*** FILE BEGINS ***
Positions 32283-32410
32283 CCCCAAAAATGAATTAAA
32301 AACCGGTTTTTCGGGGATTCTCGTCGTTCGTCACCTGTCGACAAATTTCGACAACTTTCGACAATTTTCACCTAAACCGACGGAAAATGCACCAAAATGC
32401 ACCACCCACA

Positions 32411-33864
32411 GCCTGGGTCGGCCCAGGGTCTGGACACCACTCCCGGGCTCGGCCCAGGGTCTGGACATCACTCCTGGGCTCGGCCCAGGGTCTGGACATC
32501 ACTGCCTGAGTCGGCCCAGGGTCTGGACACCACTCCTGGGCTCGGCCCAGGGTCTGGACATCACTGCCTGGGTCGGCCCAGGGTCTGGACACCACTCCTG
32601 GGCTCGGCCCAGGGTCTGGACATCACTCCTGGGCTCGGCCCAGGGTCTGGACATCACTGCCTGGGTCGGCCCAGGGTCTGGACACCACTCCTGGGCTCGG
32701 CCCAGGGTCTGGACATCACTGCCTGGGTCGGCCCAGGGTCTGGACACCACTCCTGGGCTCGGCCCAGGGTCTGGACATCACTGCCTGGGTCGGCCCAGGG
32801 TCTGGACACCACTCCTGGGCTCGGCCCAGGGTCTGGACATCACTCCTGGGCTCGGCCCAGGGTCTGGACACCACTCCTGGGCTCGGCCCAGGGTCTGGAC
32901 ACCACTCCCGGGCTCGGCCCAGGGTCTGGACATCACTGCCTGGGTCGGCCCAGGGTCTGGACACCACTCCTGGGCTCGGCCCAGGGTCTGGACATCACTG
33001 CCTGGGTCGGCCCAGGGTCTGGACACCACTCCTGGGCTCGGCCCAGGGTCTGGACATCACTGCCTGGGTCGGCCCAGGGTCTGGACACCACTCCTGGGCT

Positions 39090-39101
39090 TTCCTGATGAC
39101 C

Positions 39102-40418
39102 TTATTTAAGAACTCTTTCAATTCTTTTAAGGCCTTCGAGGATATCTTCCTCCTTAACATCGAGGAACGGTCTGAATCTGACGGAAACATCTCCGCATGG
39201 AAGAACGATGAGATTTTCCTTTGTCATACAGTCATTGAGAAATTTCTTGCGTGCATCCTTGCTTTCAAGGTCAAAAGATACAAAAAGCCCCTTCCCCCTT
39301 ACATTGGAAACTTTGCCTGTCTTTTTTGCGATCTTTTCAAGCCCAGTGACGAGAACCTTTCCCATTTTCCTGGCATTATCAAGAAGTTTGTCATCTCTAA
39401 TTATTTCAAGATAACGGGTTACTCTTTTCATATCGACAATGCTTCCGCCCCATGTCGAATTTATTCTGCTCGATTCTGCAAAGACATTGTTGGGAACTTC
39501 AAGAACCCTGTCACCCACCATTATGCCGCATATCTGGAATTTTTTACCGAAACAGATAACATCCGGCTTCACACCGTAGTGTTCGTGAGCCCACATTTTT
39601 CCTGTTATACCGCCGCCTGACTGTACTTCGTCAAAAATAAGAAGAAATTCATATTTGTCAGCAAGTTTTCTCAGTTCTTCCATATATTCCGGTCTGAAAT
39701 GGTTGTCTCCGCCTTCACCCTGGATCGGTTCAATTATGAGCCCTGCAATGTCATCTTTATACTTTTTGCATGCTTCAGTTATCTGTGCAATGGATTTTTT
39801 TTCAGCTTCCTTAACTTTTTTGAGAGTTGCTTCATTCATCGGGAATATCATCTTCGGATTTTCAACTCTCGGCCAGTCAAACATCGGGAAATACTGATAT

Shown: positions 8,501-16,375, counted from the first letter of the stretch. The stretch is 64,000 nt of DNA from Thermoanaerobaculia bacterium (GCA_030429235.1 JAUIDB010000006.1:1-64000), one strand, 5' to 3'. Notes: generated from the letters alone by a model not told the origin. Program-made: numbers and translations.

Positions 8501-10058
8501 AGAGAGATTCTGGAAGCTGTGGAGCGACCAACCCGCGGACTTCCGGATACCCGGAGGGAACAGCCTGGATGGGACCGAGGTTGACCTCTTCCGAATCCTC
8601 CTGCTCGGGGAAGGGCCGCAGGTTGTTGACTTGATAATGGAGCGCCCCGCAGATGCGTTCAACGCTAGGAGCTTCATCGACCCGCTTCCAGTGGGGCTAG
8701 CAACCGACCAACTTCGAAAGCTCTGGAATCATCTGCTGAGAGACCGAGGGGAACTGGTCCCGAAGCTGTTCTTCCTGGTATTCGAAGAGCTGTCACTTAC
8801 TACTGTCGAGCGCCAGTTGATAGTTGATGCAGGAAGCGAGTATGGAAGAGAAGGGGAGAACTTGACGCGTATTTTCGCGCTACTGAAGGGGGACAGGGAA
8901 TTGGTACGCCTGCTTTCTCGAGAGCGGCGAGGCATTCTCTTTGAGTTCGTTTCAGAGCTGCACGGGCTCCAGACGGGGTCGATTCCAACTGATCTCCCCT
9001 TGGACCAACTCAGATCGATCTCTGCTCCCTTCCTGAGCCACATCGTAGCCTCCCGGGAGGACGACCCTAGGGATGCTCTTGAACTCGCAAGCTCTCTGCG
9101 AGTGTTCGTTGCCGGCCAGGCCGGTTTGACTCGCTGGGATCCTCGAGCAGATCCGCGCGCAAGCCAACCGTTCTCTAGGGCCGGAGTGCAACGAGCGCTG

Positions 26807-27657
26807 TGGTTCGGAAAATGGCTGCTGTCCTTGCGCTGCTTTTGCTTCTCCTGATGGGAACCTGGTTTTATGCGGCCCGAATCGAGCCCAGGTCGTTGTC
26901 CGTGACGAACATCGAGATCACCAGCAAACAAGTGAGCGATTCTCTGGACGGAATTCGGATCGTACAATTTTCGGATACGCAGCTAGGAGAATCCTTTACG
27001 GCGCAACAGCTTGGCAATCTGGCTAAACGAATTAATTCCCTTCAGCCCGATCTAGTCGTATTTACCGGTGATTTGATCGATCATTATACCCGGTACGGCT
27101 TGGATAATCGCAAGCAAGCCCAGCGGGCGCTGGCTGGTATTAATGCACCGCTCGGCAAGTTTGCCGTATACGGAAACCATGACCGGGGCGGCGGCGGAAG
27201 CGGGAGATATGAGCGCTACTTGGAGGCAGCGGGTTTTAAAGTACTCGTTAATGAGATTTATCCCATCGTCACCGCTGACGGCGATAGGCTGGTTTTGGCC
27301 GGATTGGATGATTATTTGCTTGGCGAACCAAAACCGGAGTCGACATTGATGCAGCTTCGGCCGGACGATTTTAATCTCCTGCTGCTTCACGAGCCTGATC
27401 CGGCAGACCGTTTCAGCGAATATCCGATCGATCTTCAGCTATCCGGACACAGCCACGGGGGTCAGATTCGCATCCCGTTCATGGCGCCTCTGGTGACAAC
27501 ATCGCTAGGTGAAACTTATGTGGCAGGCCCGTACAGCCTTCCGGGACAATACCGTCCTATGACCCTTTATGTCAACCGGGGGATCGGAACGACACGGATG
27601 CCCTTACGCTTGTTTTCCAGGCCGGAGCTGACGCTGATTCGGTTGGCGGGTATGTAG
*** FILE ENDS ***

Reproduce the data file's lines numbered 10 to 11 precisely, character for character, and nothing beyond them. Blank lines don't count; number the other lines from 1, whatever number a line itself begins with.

32801 TCTGGACACCACTCCTGGGCTCGGCCCAGGGTCTGGACATCACTCCTGGGCTCGGCCCAGGGTCTGGACACCACTCCTGGGCTCGGCCCAGGGTCTGGAC
32901 ACCACTCCCGGGCTCGGCCCAGGGTCTGGACATCACTGCCTGGGTCGGCCCAGGGTCTGGACACCACTCCTGGGCTCGGCCCAGGGTCTGGACATCACTG